Simon Community Scotland marks 50 years of tackling homelessness
Yesterday the homelessness charity, Simon Community Scotland, marked its 50th anniversary by welcoming both current and former service users to what was described as a ‘festival of community’.
Making a special guest appearance was the widow of the late founder of the Simon Community, which was launched initially in London.
And MT Gibson-Watt was joined by, among others, Eddie Lynas, who says contacting the Simon Community Scotland four years ago was among the best things he has ever done.
Eddie is now a volunteer with the charity. Four years ago, the former London publican found himself in temporary accommodation, in Lanarkshire - with no friends or family nearby.
The 60 year-old said: “I was so depressed, I felt completely cut-off. And I returned to the flat one night, to see a Simon Community Scotland card had been put through the letterbox. Out of courtesy, I phoned them, and it was one of the best things I have ever done.”
Life has turned around so much for Eddie, among his other interests is serving on the committee of a local football club.
Eddie’s story is typical of the many people involved with the Simon Community Scotland, which is less about campaigning and more about finding practical solutions, individually-tailored.
The 50th anniversary was first marked, at the beginning of the month, by saying thank you to one of the charity’s many partner organisations, The Bike Station, for running workshops that enable service users to build their own bikes.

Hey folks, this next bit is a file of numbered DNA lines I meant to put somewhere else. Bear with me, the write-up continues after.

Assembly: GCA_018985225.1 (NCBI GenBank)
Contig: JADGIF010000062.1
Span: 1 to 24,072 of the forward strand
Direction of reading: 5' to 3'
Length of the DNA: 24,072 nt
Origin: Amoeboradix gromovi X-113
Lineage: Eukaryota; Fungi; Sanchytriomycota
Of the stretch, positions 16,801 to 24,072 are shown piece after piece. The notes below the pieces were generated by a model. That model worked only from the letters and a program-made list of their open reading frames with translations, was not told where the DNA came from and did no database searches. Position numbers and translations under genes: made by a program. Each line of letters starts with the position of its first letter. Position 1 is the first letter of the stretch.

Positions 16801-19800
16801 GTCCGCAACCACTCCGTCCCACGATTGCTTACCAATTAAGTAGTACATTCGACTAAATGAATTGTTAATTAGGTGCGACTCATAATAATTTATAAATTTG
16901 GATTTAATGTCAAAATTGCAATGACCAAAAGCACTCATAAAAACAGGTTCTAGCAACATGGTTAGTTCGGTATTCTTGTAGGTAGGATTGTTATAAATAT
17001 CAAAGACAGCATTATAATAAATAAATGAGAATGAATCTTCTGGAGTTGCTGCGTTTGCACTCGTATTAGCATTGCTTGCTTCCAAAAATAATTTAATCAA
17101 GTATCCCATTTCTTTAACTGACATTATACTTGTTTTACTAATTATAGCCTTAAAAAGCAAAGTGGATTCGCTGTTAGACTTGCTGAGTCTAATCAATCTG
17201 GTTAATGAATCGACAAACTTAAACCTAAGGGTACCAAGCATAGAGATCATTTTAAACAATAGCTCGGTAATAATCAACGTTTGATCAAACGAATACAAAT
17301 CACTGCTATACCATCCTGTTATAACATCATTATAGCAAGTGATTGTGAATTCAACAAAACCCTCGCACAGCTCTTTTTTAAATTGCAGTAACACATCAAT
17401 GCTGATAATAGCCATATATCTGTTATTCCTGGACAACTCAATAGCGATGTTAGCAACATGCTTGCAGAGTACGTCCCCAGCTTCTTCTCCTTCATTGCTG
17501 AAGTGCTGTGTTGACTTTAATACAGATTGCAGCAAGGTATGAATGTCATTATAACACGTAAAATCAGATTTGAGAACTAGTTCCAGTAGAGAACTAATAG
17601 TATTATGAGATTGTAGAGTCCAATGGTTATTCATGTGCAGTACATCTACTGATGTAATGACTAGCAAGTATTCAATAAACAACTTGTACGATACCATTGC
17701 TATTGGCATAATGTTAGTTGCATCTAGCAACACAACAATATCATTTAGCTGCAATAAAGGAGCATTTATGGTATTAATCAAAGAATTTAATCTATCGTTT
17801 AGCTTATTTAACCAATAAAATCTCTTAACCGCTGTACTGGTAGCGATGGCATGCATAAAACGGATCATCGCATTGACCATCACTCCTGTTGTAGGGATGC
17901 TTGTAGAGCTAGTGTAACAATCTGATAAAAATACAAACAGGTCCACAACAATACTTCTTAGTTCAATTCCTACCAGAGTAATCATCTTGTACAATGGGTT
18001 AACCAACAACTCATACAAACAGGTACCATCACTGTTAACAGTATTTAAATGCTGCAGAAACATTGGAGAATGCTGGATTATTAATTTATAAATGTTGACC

A fortnight ago, it was launching a ‘Nightstop’ appeal, asking the people of Glasgow to make available any spare rooms they might have, to help prevent young people, in particular, making what can be a fateful decision to sleep rough for the very first time.
Helping to get people in the party mood during the day-long celebration were various musicians (Indie, Blues, Taiko drums, Soul, Indian percussion, harp and fiddle, etc), ‘crazy’ bicycles and a display of fashion-on-a-budget.
Lorraine McGrath, chief executive of Simon Community Scotland, said: “Homelessness is not just about rough sleeping, it can take lots of different forms, such as sleeping on friends’ sofas.
“We are grateful for the media’s coverage of our various activities this month, because one of the things we are trying to do is recruit more volunteers, so we can provide even more practical solutions for people who are homeless or at risk of becoming homeless.
“We want to reach more people to help them understand that homelessness can happen to anyone; however, a lot of people have journeys into chronic homelessness that begin at an early age and there are lots of ways every person in Scotland can help so that people keep their homes and find ways to recover their lives and wellbeing.
“This community festival is a celebration of the people we support and who support us and to bring some fun, laughter and a sense of belonging - to make some positive memories within the bleak experience of homelessness.”
Gibson-Watt is a trustee of the original Simon Community, founded by her late husband, Anton Wallich-Clifford, in 1963.
She said: “The work we do is transformative; not just for the people who use our services, but it is transformative for the people who do the work as well.
“The underlying philosophy – that we all share – is about accepting people as they are, working with people as they are, creating opportunities that allow people the opportunity to see a bigger picture, to feel they have the capacity to change.”
(All images couretsy of Alex Woodward).